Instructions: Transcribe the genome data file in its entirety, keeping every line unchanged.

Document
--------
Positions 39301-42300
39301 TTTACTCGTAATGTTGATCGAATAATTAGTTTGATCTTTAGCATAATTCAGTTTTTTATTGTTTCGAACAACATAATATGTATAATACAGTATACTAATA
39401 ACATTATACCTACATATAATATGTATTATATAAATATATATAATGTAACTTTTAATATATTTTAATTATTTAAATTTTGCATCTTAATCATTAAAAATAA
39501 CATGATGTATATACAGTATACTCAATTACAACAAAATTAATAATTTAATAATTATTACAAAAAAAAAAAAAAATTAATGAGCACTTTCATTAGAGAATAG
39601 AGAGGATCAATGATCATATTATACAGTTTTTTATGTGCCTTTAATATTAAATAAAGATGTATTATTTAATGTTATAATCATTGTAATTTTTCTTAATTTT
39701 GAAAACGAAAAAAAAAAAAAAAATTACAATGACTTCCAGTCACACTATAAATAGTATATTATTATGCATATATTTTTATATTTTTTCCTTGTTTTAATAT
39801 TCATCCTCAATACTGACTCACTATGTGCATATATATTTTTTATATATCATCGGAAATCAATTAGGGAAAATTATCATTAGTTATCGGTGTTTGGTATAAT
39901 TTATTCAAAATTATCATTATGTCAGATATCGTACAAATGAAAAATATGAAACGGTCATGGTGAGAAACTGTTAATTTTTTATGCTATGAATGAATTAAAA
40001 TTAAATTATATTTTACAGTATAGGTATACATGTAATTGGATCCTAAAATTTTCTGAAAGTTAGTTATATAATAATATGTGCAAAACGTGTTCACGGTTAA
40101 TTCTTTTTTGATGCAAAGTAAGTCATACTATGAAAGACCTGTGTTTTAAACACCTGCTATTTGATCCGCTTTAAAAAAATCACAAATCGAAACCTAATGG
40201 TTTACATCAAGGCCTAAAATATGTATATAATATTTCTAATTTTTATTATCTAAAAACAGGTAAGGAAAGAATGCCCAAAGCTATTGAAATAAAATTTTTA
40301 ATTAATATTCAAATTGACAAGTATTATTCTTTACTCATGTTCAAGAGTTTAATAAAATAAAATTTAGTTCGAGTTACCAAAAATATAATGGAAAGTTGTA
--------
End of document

Positions 39301-42300
39301 TTTACTCGTAATGTTGATCGAATAATTAGTTTGATCTTTAGCATAATTCAGTTTTTTATTGTTTCGAACAACATAATATGTATAATACAGTATACTAATA
39401 ACATTATACCTACATATAATATGTATTATATAAATATATATAATGTAACTTTTAATATATTTTAATTATTTAAATTTTGCATCTTAATCATTAAAAATAA
39501 CATGATGTATATACAGTATACTCAATTACAACAAAATTAATAATTTAATAATTATTACAAAAAAAAAAAAAAATTAATGAGCACTTTCATTAGAGAATAG
39601 AGAGGATCAATGATCATATTATACAGTTTTTTATGTGCCTTTAATATTAAATAAAGATGTATTATTTAATGTTATAATCATTGTAATTTTTCTTAATTTT
39701 GAAAACGAAAAAAAAAAAAAAAATTACAATGACTTCCAGTCACACTATAAATAGTATATTATTATGCATATATTTTTATATTTTTTCCTTGTTTTAATAT
39801 TCATCCTCAATACTGACTCACTATGTGCATATATATTTTTTATATATCATCGGAAATCAATTAGGGAAAATTATCATTAGTTATCGGTGTTTGGTATAAT
39901 TTATTCAAAATTATCATTATGTCAGATATCGTACAAATGAAAAATATGAAACGGTCATGGTGAGAAACTGTTAATTTTTTATGCTATGAATGAATTAAAA
40001 TTAAATTATATTTTACAGTATAGGTATACATGTAATTGGATCCTAAAATTTTCTGAAAGTTAGTTATATAATAATATGTGCAAAACGTGTTCACGGTTAA
40101 TTCTTTTTTGATGCAAAGTAAGTCATACTATGAAAGACCTGTGTTTTAAACACCTGCTATTTGATCCGCTTTAAAAAAATCACAAATCGAAACCTAATGG
40201 TTTACATCAAGGCCTAAAATATGTATATAATATTTCTAATTTTTATTATCTAAAAACAGGTAAGGAAAGAATGCCCAAAGCTATTGAAATAAAATTTTTA
40301 ATTAATATTCAAATTGACAAGTATTATTCTTTACTCATGTTCAAGAGTTTAATAAAATAAAATTTAGTTCGAGTTACCAAAAATATAATGGAAAGTTGTA